I do not know how BEMF will ever top this. Bravo tutti!
By Susan Miron
Boston Early Music Festival Orchestra
Paul O’Dette & Stephen Stubbs, Musical Directors
Robert Mealy, Concertmaster
For ten years now, The Boston Early Music Festival (BEMF)’s Thanksgiving chamber opera has been one of my year’s highlights, but this year brought something special — the world-renowned countertenor Philippe Jaroussky. With no scenery or dancing, this beloved megastar and Boston’s “own” soprano superstar Amanda Forsythe performed an ingenious pastiche, conceived of by Jaroussky, of several early operas based on the Orpheus legend. It was a musical triumph.
Entitled La storia di Orfeo, this delightful two-hour show seemed to fly by. For the BEMF, Jaroussky created a pastiche opera for the concert stage by drawing on scenes from three different operatic versions of the tale: Claudio Monteverdi’s L’Orfeo, first performed for a courtly audience in Mantua in 1607; Luigi Rossi’s L’Orfeo, composed for the French court and performed at the Palais Royal in Paris in 1647, and Antonio Sartorio’s L’Orfeo, first performed at a public theater in Venice in 1672. Aptly chosen instrumental works by contemporaneous composers provided entertaining interludes between the vocal numbers. The production moved seamlessly from one composer to the next, with the operas by Sartorio and Rossi focusing on the joy of the famous young lovers and the tragic scene where Eurydice is bitten by a snake and instantly perishes. Monteverdi’s celebrated Orpheus chooses to focus on Orfeo’s mythic search for his beloved in the underworld. From this opera, Jaroussky gave a plangent and unforgettable performance of its most famous eight-minute-long aria, “Possente spirito.” (You can hear him do this on You Tube L’Orfeo, SV 318, Act 2 .) The aria is decidedly not written for countertenor, but it was fabulously sung nevertheless. Full of death-defying coloratura, the aria showcases the divine singing power of a heartbroken demigod, a poet whose voice and lyre could tame and charm savage beasts.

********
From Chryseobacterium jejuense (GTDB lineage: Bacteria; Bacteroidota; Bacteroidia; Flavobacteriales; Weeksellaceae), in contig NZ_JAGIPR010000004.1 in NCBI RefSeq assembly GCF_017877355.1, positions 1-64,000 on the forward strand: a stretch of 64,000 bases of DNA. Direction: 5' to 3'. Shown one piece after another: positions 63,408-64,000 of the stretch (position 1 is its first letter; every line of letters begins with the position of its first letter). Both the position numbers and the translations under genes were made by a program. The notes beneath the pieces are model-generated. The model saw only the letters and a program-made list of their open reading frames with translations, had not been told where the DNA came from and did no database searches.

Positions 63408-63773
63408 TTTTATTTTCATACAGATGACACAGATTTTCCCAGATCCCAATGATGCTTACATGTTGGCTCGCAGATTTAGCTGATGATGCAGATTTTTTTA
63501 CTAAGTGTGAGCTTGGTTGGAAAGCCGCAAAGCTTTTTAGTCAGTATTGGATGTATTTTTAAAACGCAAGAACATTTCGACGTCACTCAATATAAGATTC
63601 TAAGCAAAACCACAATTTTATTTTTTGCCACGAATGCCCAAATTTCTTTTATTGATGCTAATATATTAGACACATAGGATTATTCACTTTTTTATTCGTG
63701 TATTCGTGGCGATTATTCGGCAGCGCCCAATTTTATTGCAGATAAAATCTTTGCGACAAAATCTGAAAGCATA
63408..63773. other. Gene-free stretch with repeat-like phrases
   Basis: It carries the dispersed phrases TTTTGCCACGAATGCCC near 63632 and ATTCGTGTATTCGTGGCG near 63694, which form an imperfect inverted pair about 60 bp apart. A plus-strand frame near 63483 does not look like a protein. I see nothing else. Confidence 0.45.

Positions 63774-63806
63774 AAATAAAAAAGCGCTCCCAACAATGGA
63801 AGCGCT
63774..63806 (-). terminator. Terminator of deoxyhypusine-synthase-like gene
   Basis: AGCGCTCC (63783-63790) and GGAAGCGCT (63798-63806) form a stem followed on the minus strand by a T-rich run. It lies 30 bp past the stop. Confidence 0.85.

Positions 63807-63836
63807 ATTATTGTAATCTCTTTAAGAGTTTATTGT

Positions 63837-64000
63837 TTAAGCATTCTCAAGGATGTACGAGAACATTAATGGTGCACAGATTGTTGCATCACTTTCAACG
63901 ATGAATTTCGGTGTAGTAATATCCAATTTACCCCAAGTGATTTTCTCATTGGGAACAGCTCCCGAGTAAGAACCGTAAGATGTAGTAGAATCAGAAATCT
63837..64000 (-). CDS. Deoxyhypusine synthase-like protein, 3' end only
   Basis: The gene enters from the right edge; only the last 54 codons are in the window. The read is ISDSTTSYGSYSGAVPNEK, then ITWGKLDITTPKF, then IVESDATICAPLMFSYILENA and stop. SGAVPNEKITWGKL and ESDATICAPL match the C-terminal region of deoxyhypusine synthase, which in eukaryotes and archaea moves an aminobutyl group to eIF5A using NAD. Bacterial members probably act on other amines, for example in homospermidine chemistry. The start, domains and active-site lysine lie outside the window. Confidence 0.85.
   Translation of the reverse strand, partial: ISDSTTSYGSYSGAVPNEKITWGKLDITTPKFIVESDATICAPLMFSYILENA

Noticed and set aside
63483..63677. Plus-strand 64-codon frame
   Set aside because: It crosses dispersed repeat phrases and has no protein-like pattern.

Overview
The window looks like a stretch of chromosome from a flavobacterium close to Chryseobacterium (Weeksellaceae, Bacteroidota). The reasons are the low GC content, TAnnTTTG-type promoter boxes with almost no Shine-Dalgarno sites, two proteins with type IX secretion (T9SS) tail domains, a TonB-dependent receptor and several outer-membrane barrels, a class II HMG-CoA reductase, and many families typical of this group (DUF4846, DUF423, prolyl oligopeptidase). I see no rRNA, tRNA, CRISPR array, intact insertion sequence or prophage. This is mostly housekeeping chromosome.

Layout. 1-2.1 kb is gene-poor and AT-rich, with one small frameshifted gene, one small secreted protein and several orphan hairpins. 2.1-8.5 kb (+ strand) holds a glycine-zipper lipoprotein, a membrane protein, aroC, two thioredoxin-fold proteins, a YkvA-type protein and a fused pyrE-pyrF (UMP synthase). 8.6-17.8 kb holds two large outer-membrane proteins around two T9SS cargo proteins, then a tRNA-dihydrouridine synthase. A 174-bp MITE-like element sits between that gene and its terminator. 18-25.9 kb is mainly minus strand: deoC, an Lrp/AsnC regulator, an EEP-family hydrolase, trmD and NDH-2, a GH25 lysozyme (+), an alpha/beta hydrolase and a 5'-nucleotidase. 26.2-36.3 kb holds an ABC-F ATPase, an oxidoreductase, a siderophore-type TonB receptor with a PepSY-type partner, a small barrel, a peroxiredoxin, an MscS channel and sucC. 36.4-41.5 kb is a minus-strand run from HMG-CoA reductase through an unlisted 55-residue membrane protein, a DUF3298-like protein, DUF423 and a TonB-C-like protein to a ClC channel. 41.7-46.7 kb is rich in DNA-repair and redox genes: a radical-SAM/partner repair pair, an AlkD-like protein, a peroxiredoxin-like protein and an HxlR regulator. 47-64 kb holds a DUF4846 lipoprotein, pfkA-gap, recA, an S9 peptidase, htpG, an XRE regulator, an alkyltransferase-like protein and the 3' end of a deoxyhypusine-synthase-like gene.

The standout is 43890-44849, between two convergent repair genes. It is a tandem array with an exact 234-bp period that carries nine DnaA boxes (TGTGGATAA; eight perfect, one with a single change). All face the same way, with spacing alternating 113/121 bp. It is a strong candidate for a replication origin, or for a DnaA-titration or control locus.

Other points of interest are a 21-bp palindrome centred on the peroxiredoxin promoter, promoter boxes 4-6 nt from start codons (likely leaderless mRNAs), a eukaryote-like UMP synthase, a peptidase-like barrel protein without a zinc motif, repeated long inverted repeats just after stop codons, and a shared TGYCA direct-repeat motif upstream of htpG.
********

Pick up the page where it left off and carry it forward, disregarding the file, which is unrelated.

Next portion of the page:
Jaroussky’s pastiche belongs to a long tradition of composite operas in the 17th, 18th, and 19th centuries, when arias were inserted and removed according to the whims and talents of available singers. Instrumental concerts featuring vocal numbers often interrupted a sequence of symphonic movements. In addition to the arias from the three Orfeo operas, Jaroussky included a scene from Agostino Steffani’s Orlando generoso, which BEMF performed in June 2019. (See Arts Fuse review) It worked wonderfully, evoking the despair of parted lovers — which are not Orpheus or Eurydice. (Jaroussky’s last important appearance with BEMF was in Steffani’s Niobe, Regina di Tebe in 2011, also with Amanda Forsythe).
Forsythe has carved out a quite spectacular career worldwide in early music; the Boston press treats her as a beloved local demigoddess. Here, she looked and sounded absolutely resplendent. When she sang from the balcony (Hades), it was particularly breathtaking. She has an appealing smile and stage presence, and she held her own as a beguiling but cursed Eurydice. The packed audience at Jordan Hall could not get enough of her and Jaroussky; the pair generously offered a thrilling encore, the wonderful final duet from Monteverdi’s L’incoronazione di Poppea, “Pur ti miro.”
The BEMF orchestra under the leadership of concertmaster Robert Mealy was its usual superb self. The continuo section was splendid, particularly (yes, I always single her out, because she is extraordinary, both technically and musically) Baroque harpist Maxine Eilander. She was usually strong throughout the second half. But the entire ensemble deserves plaudits. I do not know how BEMF will ever top this. Bravo tutti! Come back soon, Philippe Jaroussky! Boston adores you! Thank you BEMF!
Susan Miron, a harpist, has been a book reviewer for over 30 years for a large variety of literary publications and newspapers. Her fields of expertise were East and Central European, Irish, and Israeli literature. Susan covers classical music for The Arts Fuse and The Boston Musical Intelligencer.